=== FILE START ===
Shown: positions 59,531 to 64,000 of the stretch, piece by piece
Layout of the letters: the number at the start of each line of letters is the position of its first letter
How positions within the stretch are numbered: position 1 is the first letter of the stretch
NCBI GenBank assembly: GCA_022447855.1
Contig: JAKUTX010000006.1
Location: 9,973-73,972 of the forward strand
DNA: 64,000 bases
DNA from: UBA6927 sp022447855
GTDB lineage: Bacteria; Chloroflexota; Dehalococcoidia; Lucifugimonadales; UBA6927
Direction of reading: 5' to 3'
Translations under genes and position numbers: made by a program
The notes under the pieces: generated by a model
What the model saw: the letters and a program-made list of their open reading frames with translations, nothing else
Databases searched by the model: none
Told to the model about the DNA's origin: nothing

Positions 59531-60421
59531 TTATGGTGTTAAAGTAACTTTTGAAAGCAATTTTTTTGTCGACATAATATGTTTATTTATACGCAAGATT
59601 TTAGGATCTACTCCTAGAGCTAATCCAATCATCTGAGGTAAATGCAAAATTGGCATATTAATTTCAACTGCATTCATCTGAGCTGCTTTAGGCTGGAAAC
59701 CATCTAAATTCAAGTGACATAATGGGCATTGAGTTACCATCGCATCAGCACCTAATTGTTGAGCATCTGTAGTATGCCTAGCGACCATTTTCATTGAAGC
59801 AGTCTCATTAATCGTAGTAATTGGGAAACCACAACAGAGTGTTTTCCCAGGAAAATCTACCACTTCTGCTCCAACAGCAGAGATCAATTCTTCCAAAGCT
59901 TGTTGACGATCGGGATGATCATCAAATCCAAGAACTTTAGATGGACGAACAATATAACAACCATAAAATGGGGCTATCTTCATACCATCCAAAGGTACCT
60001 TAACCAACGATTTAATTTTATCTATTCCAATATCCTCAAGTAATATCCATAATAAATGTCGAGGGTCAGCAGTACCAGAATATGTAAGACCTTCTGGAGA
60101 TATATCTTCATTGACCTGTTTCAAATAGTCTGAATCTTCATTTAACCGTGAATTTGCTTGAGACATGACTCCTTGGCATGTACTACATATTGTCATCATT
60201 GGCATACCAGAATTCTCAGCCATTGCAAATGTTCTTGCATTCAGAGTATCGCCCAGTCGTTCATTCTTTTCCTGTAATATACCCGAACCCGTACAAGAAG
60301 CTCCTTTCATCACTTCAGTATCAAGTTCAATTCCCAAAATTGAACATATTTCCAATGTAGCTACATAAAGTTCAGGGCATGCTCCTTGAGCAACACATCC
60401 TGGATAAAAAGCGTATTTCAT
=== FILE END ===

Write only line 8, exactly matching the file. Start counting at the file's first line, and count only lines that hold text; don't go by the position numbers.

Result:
DNA from: UBA6927 sp022447855